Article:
S.S. TED-Ed #2 – The Cockroach Beatbox

First of all, I want to commend the neuroscientist speaker Greg Gage for the awesome delivery and creative demonstration. It’s one of those learning videos that you wouldn’t even realize that you’re already into one of the most technical fields of science.

Second, this is not entirely about a cockroach’s ability to beatbox. Rather, it is an experiment about how human brains work involving a cockroach leg, an iPhone, and a beatboxer. That sentence I wrote just now sounded really weird, but it’s amusingly effective!

You see, Gage’s idea came from the premise that a human brain is very similar to a cockroach brain. That could come as quite a shock since cockroaches are just common insects that we try to exterminate for their deadly dirty bodies. A lot of people are afraid and annoyed with them, but they might not realize how similar they are to each other.

What’s more horrifying to the human ego is that the experiment only needed a cockroach leg to prove his points! Goodbye, Pride. This probably explains why people could live many years without thinking as much as needed. LMAO

But despite the laughs and amusement within the auditorium, it cleared out how the brain could receive and send neuron signals to different parts of the body. By making the leg in contact with a song and beatboxer’s sound waves, he made it move and jerk like it’s still instructed by its severed brain. Several college student brains exploded that day, and mine did too today.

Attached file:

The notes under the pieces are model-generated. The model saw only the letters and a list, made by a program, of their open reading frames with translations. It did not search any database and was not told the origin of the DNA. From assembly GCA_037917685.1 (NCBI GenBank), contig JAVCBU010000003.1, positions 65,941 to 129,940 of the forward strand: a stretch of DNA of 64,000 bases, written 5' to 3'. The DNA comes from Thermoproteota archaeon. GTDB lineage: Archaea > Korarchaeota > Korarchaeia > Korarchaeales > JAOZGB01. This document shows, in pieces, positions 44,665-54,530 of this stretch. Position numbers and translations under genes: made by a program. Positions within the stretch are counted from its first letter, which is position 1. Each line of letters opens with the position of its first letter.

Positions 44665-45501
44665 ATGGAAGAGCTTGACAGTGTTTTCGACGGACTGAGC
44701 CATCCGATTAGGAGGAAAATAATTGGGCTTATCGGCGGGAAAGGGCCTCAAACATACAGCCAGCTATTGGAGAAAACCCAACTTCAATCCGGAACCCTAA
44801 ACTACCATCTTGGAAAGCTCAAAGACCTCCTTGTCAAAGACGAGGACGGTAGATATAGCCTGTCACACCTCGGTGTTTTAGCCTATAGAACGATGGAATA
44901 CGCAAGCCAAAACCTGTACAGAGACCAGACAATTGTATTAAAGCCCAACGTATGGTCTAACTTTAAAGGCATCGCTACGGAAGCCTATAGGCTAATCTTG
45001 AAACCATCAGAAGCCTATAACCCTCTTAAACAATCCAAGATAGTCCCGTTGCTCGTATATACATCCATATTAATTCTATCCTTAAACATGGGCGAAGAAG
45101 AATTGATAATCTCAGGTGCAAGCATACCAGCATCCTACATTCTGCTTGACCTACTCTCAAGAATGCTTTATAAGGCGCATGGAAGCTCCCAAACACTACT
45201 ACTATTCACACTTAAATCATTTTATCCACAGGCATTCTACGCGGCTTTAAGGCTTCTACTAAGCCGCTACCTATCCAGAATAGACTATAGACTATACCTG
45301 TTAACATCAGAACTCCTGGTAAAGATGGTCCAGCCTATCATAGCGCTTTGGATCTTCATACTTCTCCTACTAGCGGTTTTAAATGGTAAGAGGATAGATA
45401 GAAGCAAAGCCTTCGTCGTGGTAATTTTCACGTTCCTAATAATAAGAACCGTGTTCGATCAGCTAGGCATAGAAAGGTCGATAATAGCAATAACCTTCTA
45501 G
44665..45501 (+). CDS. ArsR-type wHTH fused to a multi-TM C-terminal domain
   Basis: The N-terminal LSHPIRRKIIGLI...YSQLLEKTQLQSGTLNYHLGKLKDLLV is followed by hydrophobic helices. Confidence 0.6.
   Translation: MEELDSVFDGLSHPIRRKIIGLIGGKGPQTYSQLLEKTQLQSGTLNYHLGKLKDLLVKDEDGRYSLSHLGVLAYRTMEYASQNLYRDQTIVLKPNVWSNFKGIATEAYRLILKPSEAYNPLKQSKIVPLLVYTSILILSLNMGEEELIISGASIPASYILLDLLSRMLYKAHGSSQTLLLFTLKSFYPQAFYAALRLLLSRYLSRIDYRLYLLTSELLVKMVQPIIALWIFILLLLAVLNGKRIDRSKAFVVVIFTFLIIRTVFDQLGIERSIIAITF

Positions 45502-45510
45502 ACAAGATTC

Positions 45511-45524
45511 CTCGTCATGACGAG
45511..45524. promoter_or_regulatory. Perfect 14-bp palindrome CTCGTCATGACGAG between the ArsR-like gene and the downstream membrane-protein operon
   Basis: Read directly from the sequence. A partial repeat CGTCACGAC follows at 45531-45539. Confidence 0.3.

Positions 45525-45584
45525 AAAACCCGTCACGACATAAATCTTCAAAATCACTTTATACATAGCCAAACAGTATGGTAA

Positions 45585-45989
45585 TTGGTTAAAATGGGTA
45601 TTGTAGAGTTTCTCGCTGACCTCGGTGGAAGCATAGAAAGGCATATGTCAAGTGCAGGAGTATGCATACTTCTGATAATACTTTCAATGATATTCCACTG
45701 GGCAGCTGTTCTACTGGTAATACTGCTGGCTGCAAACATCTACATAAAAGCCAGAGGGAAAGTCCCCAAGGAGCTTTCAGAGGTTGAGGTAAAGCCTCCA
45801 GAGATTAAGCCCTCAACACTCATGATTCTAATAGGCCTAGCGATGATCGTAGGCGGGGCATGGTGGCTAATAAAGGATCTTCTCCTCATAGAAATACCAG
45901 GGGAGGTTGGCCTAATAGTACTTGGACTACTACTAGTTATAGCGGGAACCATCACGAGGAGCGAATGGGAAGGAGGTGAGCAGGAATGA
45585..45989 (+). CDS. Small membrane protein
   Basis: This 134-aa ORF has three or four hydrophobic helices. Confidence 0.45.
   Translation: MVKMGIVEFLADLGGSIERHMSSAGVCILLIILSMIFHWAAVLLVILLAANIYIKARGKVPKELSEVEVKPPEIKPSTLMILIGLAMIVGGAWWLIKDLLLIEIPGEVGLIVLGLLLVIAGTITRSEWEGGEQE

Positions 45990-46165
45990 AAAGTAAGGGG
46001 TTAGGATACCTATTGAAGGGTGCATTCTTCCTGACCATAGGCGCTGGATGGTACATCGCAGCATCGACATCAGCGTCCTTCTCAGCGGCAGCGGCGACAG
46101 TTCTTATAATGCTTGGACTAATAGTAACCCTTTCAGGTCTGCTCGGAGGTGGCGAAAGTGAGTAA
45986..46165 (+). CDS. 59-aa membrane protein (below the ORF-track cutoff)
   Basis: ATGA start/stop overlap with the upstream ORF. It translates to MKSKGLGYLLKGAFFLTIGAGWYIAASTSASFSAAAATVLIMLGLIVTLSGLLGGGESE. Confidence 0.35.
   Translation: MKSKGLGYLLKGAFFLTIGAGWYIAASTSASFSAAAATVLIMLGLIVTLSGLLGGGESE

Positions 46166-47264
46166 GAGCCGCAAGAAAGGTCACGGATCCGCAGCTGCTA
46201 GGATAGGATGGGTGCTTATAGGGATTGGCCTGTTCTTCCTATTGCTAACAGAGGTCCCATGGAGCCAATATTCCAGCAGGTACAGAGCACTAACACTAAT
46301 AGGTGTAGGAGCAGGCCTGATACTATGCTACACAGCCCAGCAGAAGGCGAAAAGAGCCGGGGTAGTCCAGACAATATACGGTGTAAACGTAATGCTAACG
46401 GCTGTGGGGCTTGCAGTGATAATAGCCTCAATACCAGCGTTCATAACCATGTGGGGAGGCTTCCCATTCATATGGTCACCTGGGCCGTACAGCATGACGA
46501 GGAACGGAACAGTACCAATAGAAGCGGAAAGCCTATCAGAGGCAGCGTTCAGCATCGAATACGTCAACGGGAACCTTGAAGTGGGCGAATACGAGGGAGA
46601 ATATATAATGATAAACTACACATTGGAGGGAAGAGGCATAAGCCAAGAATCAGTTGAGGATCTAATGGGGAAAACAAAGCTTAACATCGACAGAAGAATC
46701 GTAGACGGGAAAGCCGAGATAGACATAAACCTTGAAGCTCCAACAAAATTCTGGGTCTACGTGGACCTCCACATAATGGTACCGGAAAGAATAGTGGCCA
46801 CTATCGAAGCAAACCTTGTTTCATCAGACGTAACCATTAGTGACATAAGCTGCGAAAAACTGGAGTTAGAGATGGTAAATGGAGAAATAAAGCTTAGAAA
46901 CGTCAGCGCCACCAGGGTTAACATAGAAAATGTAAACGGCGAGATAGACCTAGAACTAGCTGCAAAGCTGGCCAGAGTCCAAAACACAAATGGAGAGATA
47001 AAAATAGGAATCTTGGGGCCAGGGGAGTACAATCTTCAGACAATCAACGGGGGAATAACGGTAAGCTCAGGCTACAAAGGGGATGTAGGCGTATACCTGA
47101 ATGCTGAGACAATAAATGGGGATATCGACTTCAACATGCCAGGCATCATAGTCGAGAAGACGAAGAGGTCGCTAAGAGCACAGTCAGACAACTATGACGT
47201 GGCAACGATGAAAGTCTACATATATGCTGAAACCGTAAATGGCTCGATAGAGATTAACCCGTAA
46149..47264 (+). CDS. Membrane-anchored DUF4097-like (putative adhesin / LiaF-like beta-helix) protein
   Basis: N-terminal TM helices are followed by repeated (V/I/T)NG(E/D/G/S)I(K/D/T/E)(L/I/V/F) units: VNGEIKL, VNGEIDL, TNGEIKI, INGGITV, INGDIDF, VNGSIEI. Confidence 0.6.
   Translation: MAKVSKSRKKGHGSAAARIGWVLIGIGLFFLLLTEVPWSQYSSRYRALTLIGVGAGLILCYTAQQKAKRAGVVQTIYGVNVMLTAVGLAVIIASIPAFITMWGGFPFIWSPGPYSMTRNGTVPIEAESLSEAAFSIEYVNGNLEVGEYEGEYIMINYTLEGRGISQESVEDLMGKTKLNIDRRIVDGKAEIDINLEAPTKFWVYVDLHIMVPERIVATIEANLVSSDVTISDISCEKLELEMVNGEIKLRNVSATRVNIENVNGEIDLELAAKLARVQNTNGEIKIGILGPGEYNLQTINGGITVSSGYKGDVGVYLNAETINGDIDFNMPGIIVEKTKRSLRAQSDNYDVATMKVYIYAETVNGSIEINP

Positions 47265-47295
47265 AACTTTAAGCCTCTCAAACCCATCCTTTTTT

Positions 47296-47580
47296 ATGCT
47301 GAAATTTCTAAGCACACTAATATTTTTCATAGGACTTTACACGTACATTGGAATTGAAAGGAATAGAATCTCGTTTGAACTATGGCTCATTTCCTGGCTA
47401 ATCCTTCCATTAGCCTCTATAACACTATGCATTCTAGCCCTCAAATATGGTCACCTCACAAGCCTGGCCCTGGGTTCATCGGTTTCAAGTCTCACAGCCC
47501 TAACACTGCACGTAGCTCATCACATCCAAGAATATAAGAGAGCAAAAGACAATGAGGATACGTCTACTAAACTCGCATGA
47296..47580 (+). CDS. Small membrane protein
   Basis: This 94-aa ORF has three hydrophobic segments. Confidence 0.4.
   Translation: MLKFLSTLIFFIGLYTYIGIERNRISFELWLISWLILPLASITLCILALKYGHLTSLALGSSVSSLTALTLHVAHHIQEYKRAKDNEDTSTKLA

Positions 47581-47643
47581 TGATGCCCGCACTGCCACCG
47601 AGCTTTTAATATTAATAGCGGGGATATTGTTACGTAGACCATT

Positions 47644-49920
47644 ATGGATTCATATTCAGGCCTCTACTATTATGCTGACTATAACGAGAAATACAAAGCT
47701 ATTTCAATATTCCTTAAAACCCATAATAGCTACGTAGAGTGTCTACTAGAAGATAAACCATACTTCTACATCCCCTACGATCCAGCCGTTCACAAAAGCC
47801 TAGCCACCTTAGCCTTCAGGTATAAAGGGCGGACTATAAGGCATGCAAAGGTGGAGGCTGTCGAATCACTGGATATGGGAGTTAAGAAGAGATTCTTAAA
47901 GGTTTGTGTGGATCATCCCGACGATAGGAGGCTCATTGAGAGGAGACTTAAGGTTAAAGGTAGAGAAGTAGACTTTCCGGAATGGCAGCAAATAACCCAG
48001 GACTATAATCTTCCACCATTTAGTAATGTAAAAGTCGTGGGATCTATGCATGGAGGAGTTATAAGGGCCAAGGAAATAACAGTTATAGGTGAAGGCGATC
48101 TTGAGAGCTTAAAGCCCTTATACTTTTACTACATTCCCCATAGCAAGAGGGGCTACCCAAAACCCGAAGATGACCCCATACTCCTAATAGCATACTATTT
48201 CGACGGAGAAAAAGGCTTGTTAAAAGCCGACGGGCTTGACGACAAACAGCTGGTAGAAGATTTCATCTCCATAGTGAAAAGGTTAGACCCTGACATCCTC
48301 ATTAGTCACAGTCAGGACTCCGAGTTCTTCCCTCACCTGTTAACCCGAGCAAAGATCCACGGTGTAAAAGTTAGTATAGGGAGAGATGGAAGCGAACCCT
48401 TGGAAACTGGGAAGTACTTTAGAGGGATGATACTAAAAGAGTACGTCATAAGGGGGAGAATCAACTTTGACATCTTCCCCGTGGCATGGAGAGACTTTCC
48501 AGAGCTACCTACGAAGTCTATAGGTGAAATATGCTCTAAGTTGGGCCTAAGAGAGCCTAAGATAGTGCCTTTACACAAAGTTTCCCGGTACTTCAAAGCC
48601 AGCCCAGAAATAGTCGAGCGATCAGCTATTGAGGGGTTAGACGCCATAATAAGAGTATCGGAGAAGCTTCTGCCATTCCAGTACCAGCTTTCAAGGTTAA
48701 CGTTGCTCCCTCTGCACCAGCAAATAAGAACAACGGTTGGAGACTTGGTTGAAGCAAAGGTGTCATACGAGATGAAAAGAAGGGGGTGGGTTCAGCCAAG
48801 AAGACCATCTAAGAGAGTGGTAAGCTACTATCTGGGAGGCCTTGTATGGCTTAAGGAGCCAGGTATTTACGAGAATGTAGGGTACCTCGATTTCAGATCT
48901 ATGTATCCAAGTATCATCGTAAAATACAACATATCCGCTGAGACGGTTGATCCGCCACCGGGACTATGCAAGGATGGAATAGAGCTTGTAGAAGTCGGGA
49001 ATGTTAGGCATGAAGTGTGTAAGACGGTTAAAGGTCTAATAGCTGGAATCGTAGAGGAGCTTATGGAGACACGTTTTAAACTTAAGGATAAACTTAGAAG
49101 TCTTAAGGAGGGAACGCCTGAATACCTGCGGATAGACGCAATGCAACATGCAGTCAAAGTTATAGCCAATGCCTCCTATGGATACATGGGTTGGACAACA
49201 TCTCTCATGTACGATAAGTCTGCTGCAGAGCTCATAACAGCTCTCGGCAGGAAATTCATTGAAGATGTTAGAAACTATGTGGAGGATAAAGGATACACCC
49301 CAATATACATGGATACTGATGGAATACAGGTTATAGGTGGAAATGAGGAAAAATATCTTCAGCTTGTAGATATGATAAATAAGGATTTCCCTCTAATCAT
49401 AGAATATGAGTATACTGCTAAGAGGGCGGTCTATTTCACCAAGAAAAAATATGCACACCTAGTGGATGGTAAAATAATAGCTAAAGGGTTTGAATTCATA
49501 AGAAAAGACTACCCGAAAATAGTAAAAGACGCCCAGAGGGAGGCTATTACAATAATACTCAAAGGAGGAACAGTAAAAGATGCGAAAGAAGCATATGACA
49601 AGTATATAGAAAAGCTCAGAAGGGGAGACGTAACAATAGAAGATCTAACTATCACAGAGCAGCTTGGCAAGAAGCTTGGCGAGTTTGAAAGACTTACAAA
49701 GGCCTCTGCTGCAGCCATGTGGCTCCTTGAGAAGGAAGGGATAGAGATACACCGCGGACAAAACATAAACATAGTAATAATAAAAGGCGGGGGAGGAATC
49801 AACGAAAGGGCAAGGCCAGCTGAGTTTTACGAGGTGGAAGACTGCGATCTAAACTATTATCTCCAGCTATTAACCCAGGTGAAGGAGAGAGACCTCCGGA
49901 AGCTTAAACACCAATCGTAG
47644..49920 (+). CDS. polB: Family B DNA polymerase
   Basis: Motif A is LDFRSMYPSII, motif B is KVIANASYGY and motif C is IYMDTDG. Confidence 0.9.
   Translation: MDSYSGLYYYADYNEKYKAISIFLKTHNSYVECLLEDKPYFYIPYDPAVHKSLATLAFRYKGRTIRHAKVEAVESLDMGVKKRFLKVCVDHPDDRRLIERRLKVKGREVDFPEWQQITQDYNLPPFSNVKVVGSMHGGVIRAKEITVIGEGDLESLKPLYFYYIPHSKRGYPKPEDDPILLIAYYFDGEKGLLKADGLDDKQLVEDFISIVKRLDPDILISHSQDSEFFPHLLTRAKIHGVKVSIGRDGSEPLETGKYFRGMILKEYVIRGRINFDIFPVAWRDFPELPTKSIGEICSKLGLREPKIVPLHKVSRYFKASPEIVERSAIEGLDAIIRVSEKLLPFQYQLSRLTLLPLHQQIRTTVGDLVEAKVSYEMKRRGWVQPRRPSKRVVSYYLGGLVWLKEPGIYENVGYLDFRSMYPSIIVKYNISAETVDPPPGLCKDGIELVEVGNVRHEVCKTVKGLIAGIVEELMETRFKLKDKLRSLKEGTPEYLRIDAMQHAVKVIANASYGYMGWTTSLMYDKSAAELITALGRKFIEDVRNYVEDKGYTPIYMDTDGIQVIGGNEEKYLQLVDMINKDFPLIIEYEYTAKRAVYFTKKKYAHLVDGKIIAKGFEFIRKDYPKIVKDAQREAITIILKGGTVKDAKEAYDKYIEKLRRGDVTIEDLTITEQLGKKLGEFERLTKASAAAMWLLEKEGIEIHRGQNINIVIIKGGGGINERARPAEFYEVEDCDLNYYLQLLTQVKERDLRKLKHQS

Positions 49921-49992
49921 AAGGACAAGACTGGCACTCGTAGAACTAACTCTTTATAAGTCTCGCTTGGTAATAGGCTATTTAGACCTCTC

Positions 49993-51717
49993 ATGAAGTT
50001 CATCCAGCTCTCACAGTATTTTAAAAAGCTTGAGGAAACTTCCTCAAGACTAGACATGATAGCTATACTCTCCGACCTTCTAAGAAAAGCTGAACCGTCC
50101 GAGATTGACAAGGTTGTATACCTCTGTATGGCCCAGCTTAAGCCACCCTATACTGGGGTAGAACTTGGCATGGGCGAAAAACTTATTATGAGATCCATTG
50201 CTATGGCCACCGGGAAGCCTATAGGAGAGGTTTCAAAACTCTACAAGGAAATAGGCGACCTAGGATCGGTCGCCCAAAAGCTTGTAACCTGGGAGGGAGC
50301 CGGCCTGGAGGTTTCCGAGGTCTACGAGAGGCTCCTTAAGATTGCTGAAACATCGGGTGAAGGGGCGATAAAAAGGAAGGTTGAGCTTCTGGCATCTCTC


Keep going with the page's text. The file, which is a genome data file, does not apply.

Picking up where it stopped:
Visit the official TED-Ed website for the full-on learning experience. Wanna check out my other TED-Ed and TED-Talk commentaries? Click here for a complete and updated list. Spread the love and spread the knowledge!

Categories: Tags: , , , , , ,

1 Comment

Leave a Reply

Fill in your details below or click an icon to log in:

WordPress.com Logo

You are commenting using your WordPress.com account. Log Out /  Change )

Google+ photo

You are commenting using your Google+ account. Log Out /  Change )

Twitter picture

You are commenting using your Twitter account. Log Out /  Change )

Facebook photo

You are commenting using your Facebook account. Log Out /  Change )


Connecting to %s